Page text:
|See the full map here||WALKING IN THE FOOTSTEPS OF GILBERT WHITE Selborne to OxfordTHE SIXTH DAY 3rd MAY
GORING TO DORCHESTER-ON-THAMES
Although billed as 12 miles, I am told that today’s walk was actually nearer 13 (there is a reason for that, see below), so apologise for the deception, but we all arrived in Dorchester in good shape and are looking forward to the lesser distance of 9 miles tomorrow, to Abingdon.
Today I handed over the leadershp of the walk to back-marker Fleur, and wouldn’t you know it, no sooner had she and Selina set off than they missed a turning! Later on in Shillingford we found ourselves walking up somebody’s drive and the excuse then was that more houses had been built since the recce (admittedly nearly a year ago) – I ask you! However, they did an excellent job for the rest of the rather lengthy distance, and it was very nice at the back for me. We all had a good time, walking beside the Thames for most of the day and watching the sun reflecting off the ripples which heralded the thunder and lightning storm that engulfed us at Wallingford.
Now, I want you to acknowledge that today was a miracle of planning! We walked up the river on the Ridgeway Path, stopping at the delightful North Stoke church to admire the medieval wall paintings and also the medieval roof, unrepaired as far as one could see by subsequent generations to any major degree. We arrived in Wallingford on the east bank of the river, and thankfully sat down in the wonderful sunshine for lunch.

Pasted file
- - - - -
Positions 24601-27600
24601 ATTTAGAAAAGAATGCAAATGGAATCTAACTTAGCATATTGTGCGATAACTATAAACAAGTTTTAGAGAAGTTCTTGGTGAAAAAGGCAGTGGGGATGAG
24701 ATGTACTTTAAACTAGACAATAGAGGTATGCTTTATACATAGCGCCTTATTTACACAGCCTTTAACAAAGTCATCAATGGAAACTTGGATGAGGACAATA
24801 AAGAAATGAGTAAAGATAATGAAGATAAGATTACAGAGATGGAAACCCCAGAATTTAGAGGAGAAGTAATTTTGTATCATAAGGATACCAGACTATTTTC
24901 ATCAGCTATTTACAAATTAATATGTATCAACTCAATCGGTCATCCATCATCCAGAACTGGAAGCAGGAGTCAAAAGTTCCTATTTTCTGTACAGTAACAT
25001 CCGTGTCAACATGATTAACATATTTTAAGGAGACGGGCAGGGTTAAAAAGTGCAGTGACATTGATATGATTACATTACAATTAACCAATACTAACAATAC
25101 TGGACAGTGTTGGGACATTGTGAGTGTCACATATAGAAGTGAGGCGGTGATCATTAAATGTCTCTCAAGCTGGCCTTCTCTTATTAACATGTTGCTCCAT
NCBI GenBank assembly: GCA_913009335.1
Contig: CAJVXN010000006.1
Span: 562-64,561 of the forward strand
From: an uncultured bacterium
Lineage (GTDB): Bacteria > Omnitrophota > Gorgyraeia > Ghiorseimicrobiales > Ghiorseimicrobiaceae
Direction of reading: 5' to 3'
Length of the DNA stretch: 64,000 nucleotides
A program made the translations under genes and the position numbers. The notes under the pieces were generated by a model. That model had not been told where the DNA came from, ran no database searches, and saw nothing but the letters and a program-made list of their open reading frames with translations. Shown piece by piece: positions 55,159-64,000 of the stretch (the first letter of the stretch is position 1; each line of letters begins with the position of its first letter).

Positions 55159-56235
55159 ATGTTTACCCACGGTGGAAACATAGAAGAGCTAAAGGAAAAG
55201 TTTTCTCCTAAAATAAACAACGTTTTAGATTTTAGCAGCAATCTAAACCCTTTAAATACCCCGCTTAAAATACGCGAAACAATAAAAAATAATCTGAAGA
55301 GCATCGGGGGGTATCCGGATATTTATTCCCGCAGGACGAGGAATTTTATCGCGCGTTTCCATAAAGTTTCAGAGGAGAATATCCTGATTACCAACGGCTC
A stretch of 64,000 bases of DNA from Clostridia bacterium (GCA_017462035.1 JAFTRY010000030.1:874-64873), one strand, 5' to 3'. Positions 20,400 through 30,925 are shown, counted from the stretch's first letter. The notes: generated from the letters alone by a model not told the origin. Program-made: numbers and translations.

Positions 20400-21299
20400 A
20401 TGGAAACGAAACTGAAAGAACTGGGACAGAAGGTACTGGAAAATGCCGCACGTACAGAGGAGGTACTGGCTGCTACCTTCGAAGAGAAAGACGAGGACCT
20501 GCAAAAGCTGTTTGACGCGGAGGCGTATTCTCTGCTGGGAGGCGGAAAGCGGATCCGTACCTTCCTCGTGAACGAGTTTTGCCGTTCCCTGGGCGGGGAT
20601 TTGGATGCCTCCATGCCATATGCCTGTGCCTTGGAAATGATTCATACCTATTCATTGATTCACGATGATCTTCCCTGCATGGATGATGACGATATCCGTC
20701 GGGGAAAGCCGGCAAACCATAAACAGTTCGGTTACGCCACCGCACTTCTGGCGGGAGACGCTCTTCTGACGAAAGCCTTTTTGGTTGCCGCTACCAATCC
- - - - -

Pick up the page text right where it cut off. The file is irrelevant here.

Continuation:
And here we are, backs to the wall of the superb Wallingford –Crowmarsh Gifford bridge, sunning ourselves and eating a well-deserved lunch. What could be better? But what is this on the horizon? See below:
And what was the result for the doughty walkers?
Shortly after this we crossed the amazing weir at Benson which was closed when Fleur and I did the recce because of the floods in 2014 – but we crossed it then anyway.
More rain descended at Shillingford (home of the extra houses see above, and also the longest wisteria in the country, in full bloom, seriously spectacular) and more shelter, but it was quickly past, and thankfully there was no sign of the flood levels even after the rain, that they encountered in 1809, testified to by plaques on the wall. We then walked on in the sunshine through the dandelion meadows and the post-rain mud of the Thames bankside, to Dorchester.
Nature Notes: More red kites swooping low over the fields and skylarks in abundance overhead. And a kingfisher spotted at lunch time at Wallingford – not by me alas, but how wonderful to know they are there.